Looking Back at March’s Highlights of 2018
March has a lot of big plans in store for 2019.
We recently took some time with our CEO Martin Jones and President Cheryl Gale to get their thoughts on the year behind us and the year ahead. They discussed some highlights of 2018, a few major trends they saw build up steam over the past year that will continue into the new one, and what they’re most excited about for the agency and our industry going forward into 2019.
Looking back at 2018 – if you could just name one, what was the biggest highlight of the year for March?
Cheryl: Last year we formally launched our new positioning and brand values as an agency. Our mission, vision and values were the result of a long-term brand strategy, all about asserting March as an innovation-centric agency. “Innovation Inside Out” is what we aim for, and our core values are how we live up to that every day.
What were some of the major trends you saw in 2018, either at March and/or across the industry as a whole?
Cheryl: One of the biggest trends I saw last year was a huge shift in understanding, and a growing awareness of, the importance of developing unique, authentic brand stories. This is something we started talking about a year ago and the number of clients and prospects who are interested in our capabilities on this has easily tripled, or more. That need and our gained experience in doing this work is fueling our upcoming product launch of March’s brand communications strategy (stay tuned!).
Thinking about who we are as a brand, who our customers need us to be and what kind of partner do our customers want, has also led to a sea change in how our clients evaluate their communications channels. Especially social media.
Martin: I think we saw social media, particularly for B2B, come to a crossroads. We’ve seen and heard from more B2B clients that are questioning the business value of platforms like Twitter and especially Facebook. Just recently we were talking to a new client that said they didn’t want to bother with Facebook. A year ago, no client would ever say that. The thinking used to be, we might as well do social and reach across as many platforms as we can, because why not? Social was not something a lot of companies put a ton of thought into, and their perspective was more along the lines of, there’s no downside to being on Facebook, so why wouldn’t we bother with it?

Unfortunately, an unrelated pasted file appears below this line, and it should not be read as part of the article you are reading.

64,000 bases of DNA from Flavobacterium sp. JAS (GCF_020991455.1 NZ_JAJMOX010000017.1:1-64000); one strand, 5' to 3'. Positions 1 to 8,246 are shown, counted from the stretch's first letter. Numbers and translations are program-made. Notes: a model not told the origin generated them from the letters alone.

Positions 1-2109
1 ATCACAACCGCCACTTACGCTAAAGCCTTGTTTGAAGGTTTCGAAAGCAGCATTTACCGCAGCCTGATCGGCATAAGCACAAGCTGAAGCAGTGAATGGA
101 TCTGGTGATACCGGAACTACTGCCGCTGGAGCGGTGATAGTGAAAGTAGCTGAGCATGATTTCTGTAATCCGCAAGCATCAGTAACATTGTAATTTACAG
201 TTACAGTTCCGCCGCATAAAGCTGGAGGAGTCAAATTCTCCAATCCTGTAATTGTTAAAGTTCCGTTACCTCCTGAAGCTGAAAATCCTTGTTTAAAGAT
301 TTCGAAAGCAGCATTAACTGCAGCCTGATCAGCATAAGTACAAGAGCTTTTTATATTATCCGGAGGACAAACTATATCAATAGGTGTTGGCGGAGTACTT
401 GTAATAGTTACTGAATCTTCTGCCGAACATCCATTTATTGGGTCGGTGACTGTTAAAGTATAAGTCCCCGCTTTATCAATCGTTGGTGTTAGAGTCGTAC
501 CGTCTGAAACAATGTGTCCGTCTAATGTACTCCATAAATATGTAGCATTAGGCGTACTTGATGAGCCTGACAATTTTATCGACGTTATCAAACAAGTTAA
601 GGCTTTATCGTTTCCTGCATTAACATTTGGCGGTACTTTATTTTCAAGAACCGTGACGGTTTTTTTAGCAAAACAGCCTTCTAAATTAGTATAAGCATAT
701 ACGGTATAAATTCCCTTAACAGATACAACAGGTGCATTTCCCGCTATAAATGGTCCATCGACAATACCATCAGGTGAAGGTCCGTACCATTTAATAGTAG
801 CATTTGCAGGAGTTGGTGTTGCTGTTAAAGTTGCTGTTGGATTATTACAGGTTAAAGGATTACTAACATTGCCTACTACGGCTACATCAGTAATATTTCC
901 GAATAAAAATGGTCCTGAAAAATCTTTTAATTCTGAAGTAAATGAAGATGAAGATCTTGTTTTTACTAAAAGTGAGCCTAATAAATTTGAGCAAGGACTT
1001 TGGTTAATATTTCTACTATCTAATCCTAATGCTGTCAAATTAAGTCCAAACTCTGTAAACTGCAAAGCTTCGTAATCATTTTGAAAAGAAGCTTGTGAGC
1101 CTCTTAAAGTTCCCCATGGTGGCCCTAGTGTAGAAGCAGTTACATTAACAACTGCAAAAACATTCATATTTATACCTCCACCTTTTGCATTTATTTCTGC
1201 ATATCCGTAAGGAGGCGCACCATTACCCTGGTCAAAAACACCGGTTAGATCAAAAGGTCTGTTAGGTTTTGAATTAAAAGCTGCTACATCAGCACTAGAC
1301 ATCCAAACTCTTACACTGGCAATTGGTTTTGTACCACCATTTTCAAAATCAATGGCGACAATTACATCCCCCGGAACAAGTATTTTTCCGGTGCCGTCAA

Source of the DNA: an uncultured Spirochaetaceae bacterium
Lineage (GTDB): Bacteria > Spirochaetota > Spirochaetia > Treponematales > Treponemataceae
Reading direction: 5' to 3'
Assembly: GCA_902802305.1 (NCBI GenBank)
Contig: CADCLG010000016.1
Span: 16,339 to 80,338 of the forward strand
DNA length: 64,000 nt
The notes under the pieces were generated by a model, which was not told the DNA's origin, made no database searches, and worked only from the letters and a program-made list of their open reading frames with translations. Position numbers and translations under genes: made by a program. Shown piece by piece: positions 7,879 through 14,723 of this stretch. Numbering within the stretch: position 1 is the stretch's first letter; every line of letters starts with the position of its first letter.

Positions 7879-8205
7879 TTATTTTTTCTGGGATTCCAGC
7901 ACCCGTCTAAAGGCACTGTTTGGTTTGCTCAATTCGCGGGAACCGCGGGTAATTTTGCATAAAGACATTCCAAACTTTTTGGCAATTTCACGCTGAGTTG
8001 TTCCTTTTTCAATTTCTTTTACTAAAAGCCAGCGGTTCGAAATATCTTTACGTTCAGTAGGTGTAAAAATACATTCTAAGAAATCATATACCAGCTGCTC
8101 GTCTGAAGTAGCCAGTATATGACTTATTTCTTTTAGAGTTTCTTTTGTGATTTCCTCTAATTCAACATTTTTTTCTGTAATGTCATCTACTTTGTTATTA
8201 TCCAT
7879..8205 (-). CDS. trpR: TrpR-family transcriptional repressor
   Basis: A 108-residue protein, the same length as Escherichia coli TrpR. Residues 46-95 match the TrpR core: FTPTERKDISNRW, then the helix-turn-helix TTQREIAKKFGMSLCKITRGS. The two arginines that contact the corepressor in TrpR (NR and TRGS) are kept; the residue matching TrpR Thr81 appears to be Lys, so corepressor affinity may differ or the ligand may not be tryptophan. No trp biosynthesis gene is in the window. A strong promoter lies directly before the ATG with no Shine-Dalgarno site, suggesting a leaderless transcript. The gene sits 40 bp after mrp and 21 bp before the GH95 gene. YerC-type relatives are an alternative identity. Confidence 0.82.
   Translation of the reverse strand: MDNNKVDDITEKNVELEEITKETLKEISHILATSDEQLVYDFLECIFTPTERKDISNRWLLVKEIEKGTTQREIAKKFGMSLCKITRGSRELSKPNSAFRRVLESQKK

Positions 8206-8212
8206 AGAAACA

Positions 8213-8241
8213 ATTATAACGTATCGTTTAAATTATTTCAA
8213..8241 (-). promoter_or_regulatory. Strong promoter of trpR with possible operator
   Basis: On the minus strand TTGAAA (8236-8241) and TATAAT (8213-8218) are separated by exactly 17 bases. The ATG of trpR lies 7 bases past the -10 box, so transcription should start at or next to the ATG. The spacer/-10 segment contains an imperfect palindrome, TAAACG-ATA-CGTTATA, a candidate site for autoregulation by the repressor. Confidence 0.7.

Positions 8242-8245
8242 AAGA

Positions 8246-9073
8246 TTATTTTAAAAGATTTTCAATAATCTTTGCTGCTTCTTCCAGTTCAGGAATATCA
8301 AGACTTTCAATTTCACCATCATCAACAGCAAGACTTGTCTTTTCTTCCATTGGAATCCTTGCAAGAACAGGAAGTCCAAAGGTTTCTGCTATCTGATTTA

Today we see clients and prospects thinking about social much more critically. There is a downside to being associated with Facebook that many weren’t thinking about a year or two ago. With Facebook’s reputation taking hit after hit, is the reach you get out of being on Facebook worth that association? Those are questions popping up more – and they’re good things to be thinking about! That’s a new development.
The growth behind paid programs – paid social and especially paid editorial – also really took off last year. We have a client that spent a quarter million dollars on a sponsorship opportunity for a contributed content series. They would not have done that a couple years ago. More and more we’re seeing publications like The New York Times, The Guardian and the Financial Times reckon with the fact that their subscription models are not sufficient to replace dwindling advertising dollars. And the way they’re reckoning with that reality is to dip into their editorial pools – something that was previously untouchable – and outsource them for contributed content to attract new eyeballs.
Cheryl: At the same time we see paid editorial growing, we also see the media landscape becoming more fragmented. Recently Buzzfeed announced it was laying off over 200 of its employees, and Verizon Media Group announced over 800 of its own layoffs. But as Sam Whitmore pointed out, as bad as these tech journalist layoffs are, it’s not like the journalists themselves just disappear. They branch off to strike out on their own, or they get swept up by new publishing companies. They spread out, which creates more opportunities for us/ As Sam put it, “No matter what may happen to the publishing business, the men and women who bring it value will publish somewhere, sometime…and they will need the resources only PR can bring.” That resource they need is quality writing and storytelling. And we’re storytellers; that’s what we bring to the table for clients. So when you put paid editorial and the changes in the media environment back to back, you see an opportunity for brands to pay to reach bigger audiences, via bigger media players, off the back of high-quality storytelling and journalist relationships – exactly the things March offers.
Martin: The changes in editorial feed into the changes in social too, because better promotion of content over social will be extremely important. Companies are developing more scrutiny over the usefulness of social programs, and social will have to work harder to justify itself. And we like that, because it means our clients are becoming more thoughtful about how they use social. It’s not just handing over the company Twitter login to an intern, or spamming out generic tweets that sound like they came from a robot. A more thoughtful approach to social means stronger channels for communicating with audiences and promoting content, paid or otherwise.
Check back tomorrow for part 2, where Martin and Cheryl share their thoughts on where they see the agency going in 2019.
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